Circular Polarizer... How to use?


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mrericlee

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Sep 27, 2008
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#1
Bought one... but since it is dark, will my shutter speed auto compensate for it?

Also, what is the typical way to dial in the setting?

Any good sites?
 

Octarine

Moderator
Staff member
Jan 3, 2008
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Pasir Ris
#6
Thanks guys.... what is a good brand? B+W? or Nikon? Hoya?
Good is what fulfills your requirements. Have you defined this? Whether you want to pay the respective price is a different question. You can have a look at the price list for filters here in the forum.
 

Anson

Senior Member
Jul 31, 2006
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ansonchew.com
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#7
I am curious too... what separate the quality of the CPL? I understand that Hoya lens are manufactured by Tokina... are they same lens with different branding? :think:
 

Kit

Senior Member
Jan 19, 2002
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#10
I always recommend Nikon polarisers simply because they are much more efficiently as far as light loss is concerned. With Hoyas and the likes, I typically loose around 1.5 to 2 stops. With Nikons, its only around 1/3 to 1/2 a stop.
 

#11
Bought one... but since it is dark, will my shutter speed auto compensate for it?

Also, what is the typical way to dial in the setting?

Any good sites?
Some camera manufacturers (and pros) have suggested using center weighted or spot metering on your camera. My CPLs work fine with matrix metering. I tend to use Aperature Priority mode and leave the shutter speed to auto compensate. Works fine for all my photos so far.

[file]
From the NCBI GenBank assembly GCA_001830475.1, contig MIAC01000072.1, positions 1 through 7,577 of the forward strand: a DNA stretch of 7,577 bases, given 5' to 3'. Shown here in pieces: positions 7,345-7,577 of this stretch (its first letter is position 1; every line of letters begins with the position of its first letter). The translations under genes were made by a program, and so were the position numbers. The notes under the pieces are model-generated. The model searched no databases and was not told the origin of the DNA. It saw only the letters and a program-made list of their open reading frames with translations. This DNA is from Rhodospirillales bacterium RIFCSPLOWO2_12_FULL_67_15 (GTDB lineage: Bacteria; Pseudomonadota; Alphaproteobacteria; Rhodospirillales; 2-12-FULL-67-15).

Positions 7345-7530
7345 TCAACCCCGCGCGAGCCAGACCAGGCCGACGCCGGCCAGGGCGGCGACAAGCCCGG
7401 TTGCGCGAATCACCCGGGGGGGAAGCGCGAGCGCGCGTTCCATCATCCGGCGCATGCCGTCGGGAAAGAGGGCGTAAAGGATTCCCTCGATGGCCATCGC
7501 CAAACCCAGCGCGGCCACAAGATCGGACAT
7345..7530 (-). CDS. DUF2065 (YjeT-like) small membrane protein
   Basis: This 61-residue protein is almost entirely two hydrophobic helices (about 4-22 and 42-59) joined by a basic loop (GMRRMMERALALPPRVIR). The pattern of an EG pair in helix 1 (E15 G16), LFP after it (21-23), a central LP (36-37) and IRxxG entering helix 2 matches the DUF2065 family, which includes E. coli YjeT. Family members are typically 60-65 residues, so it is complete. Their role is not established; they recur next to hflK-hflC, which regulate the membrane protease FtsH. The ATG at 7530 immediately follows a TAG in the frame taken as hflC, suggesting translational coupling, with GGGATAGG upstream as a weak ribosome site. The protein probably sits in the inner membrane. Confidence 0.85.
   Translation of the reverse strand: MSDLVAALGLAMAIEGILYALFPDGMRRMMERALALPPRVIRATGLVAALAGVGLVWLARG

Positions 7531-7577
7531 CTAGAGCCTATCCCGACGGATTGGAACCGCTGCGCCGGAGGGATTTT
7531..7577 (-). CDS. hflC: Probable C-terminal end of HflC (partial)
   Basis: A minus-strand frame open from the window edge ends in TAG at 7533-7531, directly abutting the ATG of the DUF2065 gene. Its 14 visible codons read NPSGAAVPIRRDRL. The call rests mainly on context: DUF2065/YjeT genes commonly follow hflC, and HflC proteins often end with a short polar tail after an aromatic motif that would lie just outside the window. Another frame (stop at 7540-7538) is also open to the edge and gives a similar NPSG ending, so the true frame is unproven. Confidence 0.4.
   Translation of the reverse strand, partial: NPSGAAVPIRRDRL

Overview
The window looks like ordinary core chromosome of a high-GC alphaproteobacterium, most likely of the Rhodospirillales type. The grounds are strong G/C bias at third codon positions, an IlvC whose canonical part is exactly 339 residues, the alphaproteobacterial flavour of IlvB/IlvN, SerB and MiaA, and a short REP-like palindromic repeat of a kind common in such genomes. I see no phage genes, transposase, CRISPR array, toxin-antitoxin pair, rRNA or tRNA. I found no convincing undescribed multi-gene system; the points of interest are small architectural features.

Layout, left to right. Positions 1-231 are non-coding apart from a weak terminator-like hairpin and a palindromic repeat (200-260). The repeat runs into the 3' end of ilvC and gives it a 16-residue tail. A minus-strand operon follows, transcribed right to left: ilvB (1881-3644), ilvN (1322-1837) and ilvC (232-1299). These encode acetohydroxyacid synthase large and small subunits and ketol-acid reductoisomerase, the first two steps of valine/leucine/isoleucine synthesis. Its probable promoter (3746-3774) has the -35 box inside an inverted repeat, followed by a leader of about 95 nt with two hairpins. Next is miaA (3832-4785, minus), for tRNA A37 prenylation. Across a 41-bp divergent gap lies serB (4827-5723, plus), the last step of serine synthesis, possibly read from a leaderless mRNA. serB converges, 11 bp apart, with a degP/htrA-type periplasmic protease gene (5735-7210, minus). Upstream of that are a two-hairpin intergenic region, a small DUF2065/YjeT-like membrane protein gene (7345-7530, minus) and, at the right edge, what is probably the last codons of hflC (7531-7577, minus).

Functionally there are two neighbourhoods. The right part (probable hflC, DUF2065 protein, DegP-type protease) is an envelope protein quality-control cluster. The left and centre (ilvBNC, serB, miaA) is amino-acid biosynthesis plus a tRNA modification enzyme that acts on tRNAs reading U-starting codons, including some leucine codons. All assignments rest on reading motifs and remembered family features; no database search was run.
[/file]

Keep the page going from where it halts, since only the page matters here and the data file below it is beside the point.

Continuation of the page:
You can always try directing your questions by email to the following filters retailer at :-

http://www.2filter.com/

This is a specialised camera filters shop and have a good reputation in the States.
 

#12
Thanks guys.... what is a good brand? B+W? or Nikon? Hoya?
Here's a concise summary of each :-

B+W MRC -> The "rolls royce" of filters. MRC coating is easy to clean as compared with Hoya.

Hoya -> High quality cheaper alternative to B+W. However, some users complain that smudges are difficult to clean.

Nikon -> Slim CP II filters are highly recommended especially in order to prevent vignetting on wide-angled lenses. Very high quality too.
 

mrericlee

New Member
Sep 27, 2008
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#16
Here's a concise summary of each :-

B+W MRC -> The "rolls royce" of filters. MRC coating is easy to clean as compared with Hoya.

Hoya -> High quality cheaper alternative to B+W. However, some users complain that smudges are difficult to clean.

Nikon -> Slim CP II filters are highly recommended especially in order to prevent vignetting on wide-angled lenses. Very high quality too.
I bought the "rolls royce" and took some shot with some sky. Didn't show bluish at all. Effect way below expectations but sky was cloudy. Will try again.

QUESTION: